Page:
October 5, 2007: From the BNA Daily Labor Report: Officers and members of a local Teamsters union must arbitrate with United Parcel Service of America Inc. (UPS) on the issue of whether UPS must contribute on union members' behalf to two UPS-sponsored and administered health and welfare plans at rates set out in bargaining agreements, the U.S. District Court for the District of New Jersey ruled Oct. 2 in an unpublished decision (Palumbo v. United Parcel Service of America Inc., D.N.J., No. 06-CV-5331 (DMC), unpublished 10/2/07).
According to the court, UPS employs approximately 235,000 workers in the United States who are represented by the Teamsters. Most Teamsters-represented UPS employees also are members of a Teamsters local. UPS has a collective bargaining agreement with the national Teamsters union as well as local supplemental bargaining agreements which apply to employees in particular geographic areas and/or local unions.
Unlike most full-time Teamsters-represented employees at UPS who receive health and welfare benefits under jointly-trusteed plans, full-time employees of UPS who are represented by Teamsters Local 177 are provided health and welfare benefits from two plans that are funded, administered, and controlled solely by UPS. These two UPS-sponsored plans are funded through a voluntary employees' beneficiary association, according to the court.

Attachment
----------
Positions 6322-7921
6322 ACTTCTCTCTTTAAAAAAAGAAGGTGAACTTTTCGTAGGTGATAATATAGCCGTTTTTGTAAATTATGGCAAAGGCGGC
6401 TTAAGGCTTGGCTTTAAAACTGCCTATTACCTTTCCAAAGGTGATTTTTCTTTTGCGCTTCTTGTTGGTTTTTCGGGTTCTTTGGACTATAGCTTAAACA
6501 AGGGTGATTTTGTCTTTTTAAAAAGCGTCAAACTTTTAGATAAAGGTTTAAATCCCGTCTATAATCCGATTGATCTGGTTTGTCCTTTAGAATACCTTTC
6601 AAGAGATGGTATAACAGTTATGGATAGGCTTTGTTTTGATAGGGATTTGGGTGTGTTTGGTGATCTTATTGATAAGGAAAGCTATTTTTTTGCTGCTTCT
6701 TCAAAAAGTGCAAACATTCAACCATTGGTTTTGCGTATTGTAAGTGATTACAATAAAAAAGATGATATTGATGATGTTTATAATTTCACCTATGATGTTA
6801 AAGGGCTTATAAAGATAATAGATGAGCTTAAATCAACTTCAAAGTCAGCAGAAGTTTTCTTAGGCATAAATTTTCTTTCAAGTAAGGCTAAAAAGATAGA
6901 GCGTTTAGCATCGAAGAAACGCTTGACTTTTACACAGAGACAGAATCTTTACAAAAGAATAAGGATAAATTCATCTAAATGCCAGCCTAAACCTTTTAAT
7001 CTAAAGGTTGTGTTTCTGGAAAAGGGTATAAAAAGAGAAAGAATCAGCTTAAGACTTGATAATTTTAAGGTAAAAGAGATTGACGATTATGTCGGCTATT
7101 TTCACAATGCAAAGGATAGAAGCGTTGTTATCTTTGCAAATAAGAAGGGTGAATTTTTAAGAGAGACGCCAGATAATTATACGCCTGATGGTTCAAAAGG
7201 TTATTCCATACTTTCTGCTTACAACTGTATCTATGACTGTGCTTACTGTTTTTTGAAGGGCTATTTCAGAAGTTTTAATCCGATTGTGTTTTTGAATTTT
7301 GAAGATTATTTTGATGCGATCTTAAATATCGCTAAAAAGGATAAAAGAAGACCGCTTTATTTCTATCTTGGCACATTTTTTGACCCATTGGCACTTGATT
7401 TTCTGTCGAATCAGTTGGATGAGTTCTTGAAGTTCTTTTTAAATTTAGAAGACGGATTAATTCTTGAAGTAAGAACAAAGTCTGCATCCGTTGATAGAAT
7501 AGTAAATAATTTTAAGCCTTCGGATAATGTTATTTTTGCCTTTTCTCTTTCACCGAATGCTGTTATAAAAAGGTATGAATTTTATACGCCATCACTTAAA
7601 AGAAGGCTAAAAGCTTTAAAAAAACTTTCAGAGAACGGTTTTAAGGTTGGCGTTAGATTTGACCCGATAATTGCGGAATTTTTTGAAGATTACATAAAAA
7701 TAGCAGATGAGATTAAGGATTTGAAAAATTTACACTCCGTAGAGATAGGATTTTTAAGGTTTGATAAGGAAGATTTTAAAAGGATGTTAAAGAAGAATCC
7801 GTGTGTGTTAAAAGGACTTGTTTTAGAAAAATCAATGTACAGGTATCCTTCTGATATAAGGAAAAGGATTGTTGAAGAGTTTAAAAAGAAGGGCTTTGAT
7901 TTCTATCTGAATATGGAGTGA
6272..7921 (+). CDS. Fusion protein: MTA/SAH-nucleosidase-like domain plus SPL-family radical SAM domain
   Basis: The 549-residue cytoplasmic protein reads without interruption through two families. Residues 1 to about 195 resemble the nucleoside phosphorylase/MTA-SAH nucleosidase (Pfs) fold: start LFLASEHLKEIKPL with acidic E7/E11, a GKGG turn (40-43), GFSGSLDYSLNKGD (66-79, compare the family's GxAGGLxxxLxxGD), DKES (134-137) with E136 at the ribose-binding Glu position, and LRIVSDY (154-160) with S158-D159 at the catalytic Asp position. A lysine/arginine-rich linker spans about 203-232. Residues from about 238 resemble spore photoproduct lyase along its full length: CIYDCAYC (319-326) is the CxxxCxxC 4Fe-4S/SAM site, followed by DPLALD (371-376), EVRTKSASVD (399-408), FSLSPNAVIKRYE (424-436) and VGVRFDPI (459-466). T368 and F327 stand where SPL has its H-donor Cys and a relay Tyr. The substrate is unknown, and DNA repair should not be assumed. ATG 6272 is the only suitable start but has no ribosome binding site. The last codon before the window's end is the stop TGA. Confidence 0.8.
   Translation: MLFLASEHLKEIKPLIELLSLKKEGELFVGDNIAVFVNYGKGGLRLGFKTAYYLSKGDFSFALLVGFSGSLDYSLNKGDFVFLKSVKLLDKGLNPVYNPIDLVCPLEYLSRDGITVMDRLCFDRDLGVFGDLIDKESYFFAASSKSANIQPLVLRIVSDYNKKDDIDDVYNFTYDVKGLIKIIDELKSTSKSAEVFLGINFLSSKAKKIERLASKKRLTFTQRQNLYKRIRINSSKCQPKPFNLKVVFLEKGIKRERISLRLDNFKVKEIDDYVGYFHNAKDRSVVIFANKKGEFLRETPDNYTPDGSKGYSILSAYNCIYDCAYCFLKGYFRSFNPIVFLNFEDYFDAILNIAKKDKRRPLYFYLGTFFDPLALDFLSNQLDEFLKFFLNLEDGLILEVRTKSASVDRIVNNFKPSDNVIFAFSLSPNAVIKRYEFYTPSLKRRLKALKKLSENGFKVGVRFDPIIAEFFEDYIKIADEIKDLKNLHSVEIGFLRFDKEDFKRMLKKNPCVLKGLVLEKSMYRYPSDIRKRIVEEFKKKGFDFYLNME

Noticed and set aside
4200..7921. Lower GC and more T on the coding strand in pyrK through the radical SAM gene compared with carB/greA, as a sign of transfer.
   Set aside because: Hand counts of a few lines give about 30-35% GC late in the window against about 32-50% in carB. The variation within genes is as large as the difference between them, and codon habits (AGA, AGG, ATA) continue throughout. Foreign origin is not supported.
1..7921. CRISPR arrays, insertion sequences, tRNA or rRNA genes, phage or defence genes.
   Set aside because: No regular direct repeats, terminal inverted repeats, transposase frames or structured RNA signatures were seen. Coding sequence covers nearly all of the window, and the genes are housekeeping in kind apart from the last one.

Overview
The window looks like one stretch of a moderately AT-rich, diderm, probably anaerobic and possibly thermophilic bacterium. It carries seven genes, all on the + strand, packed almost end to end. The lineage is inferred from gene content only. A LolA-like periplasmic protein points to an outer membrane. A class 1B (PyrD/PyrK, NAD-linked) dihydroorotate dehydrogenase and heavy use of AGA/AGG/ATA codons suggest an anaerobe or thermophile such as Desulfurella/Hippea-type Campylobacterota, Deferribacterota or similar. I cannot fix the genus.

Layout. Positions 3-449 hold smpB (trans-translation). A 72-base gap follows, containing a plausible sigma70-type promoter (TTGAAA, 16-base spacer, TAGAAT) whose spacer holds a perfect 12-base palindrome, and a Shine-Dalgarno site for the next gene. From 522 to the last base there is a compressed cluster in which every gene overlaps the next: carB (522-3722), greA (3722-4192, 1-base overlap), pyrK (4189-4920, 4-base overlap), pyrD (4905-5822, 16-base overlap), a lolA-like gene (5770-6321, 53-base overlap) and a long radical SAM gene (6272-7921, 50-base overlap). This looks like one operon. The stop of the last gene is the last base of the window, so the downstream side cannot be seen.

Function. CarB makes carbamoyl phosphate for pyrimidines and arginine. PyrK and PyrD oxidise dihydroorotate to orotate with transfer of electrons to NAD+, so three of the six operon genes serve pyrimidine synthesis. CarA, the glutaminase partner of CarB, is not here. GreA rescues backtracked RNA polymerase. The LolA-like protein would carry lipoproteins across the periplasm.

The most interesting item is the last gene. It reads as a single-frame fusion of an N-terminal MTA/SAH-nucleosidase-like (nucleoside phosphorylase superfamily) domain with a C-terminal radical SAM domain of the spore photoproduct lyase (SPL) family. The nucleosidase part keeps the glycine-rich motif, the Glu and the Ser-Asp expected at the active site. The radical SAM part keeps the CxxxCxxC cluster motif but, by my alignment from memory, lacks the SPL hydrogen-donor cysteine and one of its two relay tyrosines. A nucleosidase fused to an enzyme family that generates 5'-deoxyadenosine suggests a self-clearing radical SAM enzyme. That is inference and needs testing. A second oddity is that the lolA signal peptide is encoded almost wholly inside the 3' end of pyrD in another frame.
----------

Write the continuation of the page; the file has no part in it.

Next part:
Victor Palumbo, as the President and Secretary Treasury of Teamsters Local 177, along with seven Local 177 members filed a lawsuit against UPS in November 2006 contending that UPS had breached its fiduciary duties under the Employee Retirement Income Security Act by failing to make contributions to the UPS plans at rates specified in UPS's master labor agreement with the national Teamsters union. According to the court, the plaintiffs based their claim on a provision in the master agreement that dealt with UPS's obligation to make contributions to jointly-trusteed benefit plans.
Judge Dennis M. Cavanaugh granted UPS's motion to stay the plaintiffs' lawsuit for their failure to first initiate arbitration, as required under the master labor agreement. According to the court, although the plaintiffs framed their arguments as ERISA claims, their claims could not be resolved under ERISA but instead required resolution under Section 301 of the Labor Management Relations Act.
"Although the Complaint does not expressly reference the LMRA, Plaintiffs' claims--whether for breach of fiduciary duty or violation of ERISA's prohibited transaction provisions--turn on a threshold contractual determination, namely whether UPS owes contributions at a specified rate under the CBA. The LMRA requires that this threshold determination be resolved pursuant to the grievance and arbitration procedures contained in the CBA," the court said.
The plaintiffs were represented by Robert A. Fagella of Zazzali, Fagella, Nowak, Kleinbaum & Friedman, Newark, N.J. Jody S. Riger of Proskauer Rose, Newark, N.J., represented UPS.
The full text of the opinion is at https://d3n8a8pro7vhmx.cloudfront.net/teamstersforademocraticunion/pages/6158/attachments/original/1434125644/06cv5331.pdf?1434125644.